A thorough fall cleanup means a healthy, vibrant spring, so check out these tips for preparing your landscape for frost and other winter weather! Click on the names of the plants throughout the page to find out more about how to harvest or care for the plants in the fall (adopted from The Old Farmer’s Almanac).
1. Preparing your vegetable garden for the winter
You can postpone the inevitable (that is, winter) for a while by covering your vegetables with old sheets or bedspreads on cold nights, but the declining light and chilly daytime temperatures will naturally bring plant growth to a halt. Get more tips for protecting your garden from frost, and see the estimated frost dates here based on information pulled from Michigan State University’s W.K. Kellogg Biological Station on Gull Lake.
Leave carrots, garlic, horseradish, leeks, parsnips, radishes, and turnips in the garden for harvesting through early winter. Mark the rows with tall stakes so that you can find them in snow and cover them with a heavy layer of mulch to keep the ground from thawing.
- Pull up tomato, squash, pea, and bean plants. If they’re disease-free, compost them. If any are diseased, either burn them or discard separately. Pull up and put away the stakes.
- Before the ground gets too hard, remove all weeds and debris and eliminate overwintering sites for insects and disease. Check our Pest Library for tips on preventing the most common pests in your garden.
- Gently till the soil to expose any insects who plan to overwinter; this will reduce pest troubles in the spring and your garden site will be ready come spring!
- Once most of the garden soil is exposed, add a layer of compost, leaves, manure (if you have it) and lime (if you need it). Gently till into the soil.
- Another option is to sow cover crops such as winter rye to improve your soil and reduce weeks. See an article on Cover Crops for the U.S.
- If some areas have hopelessly gone to weeds, cover them with black plastic and leave it in place over the winter and into the spring to kill sprouting seeds.
2. Preparing herbs for the winter
- Sage is a perennial in most areas and does not need special treatment for the winter. Before frost stops its growth, cut a branch or two to dry and use in stuffing at Thanksgiving!
- Rosemary is a tender evergreen perennial that should be sheltered outside (USDA Plant Hardiness Zone 6) or potted up and brought inside (USDA Zone 5 and colder) for the winter.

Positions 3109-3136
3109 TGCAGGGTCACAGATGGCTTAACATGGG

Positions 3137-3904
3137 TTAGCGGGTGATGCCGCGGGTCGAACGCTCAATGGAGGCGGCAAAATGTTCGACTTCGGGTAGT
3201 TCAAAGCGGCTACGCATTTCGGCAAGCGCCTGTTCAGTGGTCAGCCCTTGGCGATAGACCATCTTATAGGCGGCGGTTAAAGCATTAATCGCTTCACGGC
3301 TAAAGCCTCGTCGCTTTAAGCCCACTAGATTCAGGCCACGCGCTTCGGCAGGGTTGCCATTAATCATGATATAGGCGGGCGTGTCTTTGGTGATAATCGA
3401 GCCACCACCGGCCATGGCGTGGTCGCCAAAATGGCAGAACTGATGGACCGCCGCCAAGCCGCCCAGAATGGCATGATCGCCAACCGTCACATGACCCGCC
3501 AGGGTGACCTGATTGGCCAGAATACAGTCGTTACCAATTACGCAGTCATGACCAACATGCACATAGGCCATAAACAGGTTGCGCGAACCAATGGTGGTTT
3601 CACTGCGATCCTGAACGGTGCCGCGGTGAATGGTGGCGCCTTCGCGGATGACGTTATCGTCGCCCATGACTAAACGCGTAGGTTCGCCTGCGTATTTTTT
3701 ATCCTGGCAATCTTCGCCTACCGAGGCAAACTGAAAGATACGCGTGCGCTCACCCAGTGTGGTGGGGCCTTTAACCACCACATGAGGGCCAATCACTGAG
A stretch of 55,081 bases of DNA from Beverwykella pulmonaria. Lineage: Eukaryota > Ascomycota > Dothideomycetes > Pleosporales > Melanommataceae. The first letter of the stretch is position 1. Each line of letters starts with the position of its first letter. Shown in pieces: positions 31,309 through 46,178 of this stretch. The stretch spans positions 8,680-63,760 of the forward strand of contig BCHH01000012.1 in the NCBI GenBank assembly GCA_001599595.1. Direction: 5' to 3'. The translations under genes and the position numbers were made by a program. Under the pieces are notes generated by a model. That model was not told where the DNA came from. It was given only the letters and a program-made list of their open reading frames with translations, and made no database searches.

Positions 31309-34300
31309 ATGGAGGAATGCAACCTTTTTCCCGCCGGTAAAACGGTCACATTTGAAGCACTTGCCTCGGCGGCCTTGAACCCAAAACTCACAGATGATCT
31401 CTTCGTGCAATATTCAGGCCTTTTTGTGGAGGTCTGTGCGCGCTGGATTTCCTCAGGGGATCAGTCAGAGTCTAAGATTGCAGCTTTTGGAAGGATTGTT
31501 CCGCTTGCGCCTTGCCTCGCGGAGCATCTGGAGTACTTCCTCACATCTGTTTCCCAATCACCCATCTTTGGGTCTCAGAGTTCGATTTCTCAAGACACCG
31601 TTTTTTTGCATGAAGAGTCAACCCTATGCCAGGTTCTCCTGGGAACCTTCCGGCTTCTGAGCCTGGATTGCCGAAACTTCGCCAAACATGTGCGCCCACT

- Thyme is fairly indestructible. A perennial, it will go dormant in the fall, then revive by itself in the spring.
- Parsley, a biennial, will withstand a light frost. In Zone 5 or colder, cover it on cold nights. It has a long taproot and does not transplant well.
- Chives are hardy perennials. Dig up a clump and pot it, then let the foliage die down and freeze for several weeks. Bring the pot indoors to a sunny, cool spot. Water well and harvest chives throughout the winter.
3. Preparing berry patches for the winter
- In early to mid-fall, prune summer-bearing raspberries, leaving six of the strongest brown canes for every 1 foot of your row.
- Prune fall-bearing raspberries ruthlessly, moving them to the ground after they have borne fruit. New canes will come up in the spring.
- Plant blackberries in the fall and mound up the soil around the canes to prevent hard frosts from heaving them out of the ground.
- Cover strawberry beds with straw or hay.
4. Preparing perennials and flowers for the winter
- Water your perennials and flowering shrubs in the fall; they will thank you for it this winter.
- Once the ground has frozen hard, cut perennials back to 3 inches and mulch them with a thick layer of leaves or straw.
- If you plan to put in a new flower bed next spring, cover that area now with mulch or heavy plastic to discourage emergent growth when the ground warms up in the spring.
- Before a heavy snowfall, cover pachysandra with a mulch of pine needles several inches deep.